Kissing is a part of most romantic relationships, no matter how serious they might be. You probably have never given much thought to anything regarding kissing beyond how it makes you feel or when you should go in for that first kiss, but there are actually other things you might want to know about as well. There are some shocking health conditions you can actually get from kissing that, though the chance of you getting them from a quick make-out sesh probably is low, you still should at least be aware of.
Because you're actually, you know, swapping spit (and bacteria) when you're kissing, it's not completely out of the question that you could end up developing a health condition after the fact, but it's probably not something that you should let keep you from ever kissing anybody ever again. The conditions and diseases range from things that are generally considered relatively minor, like a cold or even strep throat, but also could be things that have much more serious — and in some cases longer-lasting — impacts. Though a little bit gross to think about — and definitely not sexy — kissing can potentially make you sick or even give you cavities, so knowing what you're up against is a good first step to keeping yourself as healthy as you can.
Herpes is incurable and very contagious, which can make people nervous, but it, like other conditions, definitely shouldn't keep you from kissing people entirely. One type of the virus, herpes simplex virus type 1, can cause cold sores and is the kind that's primarily transferred from mouth-to-mouth contact, so that's what you could potentially get from kissing someone who's been infected. In an interview with Self, Dr. Idries Abdur-Rahman, M.D., an OB-GYN, said that just because the other person doesn't have cold sores right then doesn't mean that they're not contagious. They could be shedding the virus, meaning that you could potentially still be infected, even if it doesn't look like it.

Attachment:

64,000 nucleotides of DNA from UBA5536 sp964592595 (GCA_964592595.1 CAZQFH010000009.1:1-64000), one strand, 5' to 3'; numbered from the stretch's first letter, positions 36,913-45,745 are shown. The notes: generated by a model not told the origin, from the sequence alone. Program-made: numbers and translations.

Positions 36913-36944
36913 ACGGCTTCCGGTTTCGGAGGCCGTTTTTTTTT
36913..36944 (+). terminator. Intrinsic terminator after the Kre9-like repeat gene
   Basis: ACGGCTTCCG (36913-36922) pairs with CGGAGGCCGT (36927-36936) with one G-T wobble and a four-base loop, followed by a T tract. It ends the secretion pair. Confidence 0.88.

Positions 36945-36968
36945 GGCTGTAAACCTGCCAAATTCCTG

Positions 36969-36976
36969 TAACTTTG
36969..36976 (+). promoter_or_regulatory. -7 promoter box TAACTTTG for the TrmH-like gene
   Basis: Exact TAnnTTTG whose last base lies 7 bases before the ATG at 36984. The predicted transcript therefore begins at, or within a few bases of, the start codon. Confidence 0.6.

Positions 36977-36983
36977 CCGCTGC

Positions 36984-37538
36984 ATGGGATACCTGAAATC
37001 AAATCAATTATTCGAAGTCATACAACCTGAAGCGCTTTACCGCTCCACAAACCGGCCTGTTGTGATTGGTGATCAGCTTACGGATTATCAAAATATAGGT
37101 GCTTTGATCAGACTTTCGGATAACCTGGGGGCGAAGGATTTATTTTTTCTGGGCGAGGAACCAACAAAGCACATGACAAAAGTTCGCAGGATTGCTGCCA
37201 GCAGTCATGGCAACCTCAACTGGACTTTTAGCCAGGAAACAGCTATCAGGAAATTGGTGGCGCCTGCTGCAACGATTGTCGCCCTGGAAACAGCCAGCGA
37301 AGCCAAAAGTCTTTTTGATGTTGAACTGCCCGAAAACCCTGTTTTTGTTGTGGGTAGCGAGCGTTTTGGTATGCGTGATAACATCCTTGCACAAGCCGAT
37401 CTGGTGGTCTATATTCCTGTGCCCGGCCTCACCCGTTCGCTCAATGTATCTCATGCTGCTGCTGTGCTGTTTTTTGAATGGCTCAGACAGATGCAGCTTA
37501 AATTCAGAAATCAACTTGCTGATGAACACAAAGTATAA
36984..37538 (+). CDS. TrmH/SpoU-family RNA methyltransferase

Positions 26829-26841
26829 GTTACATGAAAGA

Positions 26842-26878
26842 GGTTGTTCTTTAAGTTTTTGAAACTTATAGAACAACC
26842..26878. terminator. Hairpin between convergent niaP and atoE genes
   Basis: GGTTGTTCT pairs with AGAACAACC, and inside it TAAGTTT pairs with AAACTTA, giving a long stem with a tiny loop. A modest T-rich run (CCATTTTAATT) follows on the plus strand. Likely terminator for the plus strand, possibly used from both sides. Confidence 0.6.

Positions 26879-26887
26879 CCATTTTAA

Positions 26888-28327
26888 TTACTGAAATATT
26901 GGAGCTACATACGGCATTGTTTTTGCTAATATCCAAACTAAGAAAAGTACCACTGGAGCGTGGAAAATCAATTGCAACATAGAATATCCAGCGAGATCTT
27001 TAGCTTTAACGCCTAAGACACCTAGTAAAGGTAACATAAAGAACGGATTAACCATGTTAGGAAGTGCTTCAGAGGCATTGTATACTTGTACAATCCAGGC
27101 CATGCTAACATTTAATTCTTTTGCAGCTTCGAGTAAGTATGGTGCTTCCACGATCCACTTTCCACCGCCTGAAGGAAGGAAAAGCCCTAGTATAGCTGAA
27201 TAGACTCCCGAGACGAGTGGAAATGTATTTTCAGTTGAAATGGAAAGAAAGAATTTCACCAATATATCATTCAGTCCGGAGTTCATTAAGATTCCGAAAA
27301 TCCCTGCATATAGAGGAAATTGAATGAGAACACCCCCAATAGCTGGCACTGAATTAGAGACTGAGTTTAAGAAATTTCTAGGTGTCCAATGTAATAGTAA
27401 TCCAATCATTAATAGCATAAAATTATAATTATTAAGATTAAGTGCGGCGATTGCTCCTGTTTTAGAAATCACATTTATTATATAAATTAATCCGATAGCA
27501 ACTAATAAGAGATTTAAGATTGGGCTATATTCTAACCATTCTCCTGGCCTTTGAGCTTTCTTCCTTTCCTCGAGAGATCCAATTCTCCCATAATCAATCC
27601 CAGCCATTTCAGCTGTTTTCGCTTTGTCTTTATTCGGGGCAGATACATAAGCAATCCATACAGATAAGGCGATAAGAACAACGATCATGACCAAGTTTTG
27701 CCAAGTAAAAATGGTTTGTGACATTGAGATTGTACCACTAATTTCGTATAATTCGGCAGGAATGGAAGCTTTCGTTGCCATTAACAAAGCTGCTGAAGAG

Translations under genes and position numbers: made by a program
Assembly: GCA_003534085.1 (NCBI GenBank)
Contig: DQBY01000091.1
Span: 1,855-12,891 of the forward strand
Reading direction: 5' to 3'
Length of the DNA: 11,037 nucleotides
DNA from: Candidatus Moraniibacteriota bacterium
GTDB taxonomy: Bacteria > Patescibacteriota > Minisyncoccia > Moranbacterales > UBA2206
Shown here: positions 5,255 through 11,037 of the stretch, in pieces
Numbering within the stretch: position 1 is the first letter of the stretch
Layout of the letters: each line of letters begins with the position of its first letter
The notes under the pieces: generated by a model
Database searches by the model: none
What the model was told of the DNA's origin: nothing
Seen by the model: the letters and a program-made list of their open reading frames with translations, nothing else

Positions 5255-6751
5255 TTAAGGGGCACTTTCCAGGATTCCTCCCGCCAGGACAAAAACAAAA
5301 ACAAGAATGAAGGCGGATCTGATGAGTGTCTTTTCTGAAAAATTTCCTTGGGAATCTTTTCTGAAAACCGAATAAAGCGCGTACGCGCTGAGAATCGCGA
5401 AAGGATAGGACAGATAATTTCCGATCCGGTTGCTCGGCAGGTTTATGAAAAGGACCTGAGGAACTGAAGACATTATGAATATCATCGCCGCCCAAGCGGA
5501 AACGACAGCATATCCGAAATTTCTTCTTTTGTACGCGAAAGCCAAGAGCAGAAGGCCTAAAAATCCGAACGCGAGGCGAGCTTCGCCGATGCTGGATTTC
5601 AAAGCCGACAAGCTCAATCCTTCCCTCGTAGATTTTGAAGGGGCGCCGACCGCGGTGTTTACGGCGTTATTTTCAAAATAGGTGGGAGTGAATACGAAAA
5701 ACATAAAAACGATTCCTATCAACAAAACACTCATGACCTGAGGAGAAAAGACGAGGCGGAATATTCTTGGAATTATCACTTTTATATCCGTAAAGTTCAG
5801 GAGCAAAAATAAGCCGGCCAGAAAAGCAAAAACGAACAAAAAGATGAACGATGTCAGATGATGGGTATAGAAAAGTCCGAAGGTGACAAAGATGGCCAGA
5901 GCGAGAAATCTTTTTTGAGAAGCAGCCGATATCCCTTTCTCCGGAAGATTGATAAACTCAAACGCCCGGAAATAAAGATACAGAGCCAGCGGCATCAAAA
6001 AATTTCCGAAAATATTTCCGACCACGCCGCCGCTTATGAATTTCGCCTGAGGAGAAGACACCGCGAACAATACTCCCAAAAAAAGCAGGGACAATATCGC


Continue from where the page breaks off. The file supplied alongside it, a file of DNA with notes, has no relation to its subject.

While it's highly unlikely that you or your partner would get a cavity (or more than one) because of bacteria spread while kissing, it is, in fact, possible. Medical Daily reported that although it's more common for parents and caregivers to spread cavity-causing bacteria to babies and young children, adults can also spread the bacteria by kissing, sharing toothbrushes, or sharing utensils, especially if one or the other has a lowered immune system.
Colds, the flu, mumps, and German measles could all potentially be spread through kissing, CNN reported, but it's more likely that you'd catch it from being around one another or them otherwise spreading germs through sneezing, coughing, or touching the other person. So while you could end up getting each other sick after kissing, chances are it wasn't the kissing itself that did it, but all the time you spent near them beforehand.
OK, so I know that this probably isn't shocking, but it felt wrong to leave the so-called "kissing disease" out of the discussion entirely. Mononucleosis (or mono) is the name of a variety of symptoms that can be caused by the Epstein-Barr virus, as Healthline noted. Because it does, in fact, spread through saliva, it'll probably never shake its nickname. Though you probably knew someone who had it in high school, you can get mono at any time, so you should still watch for symptoms, like extreme fatigue.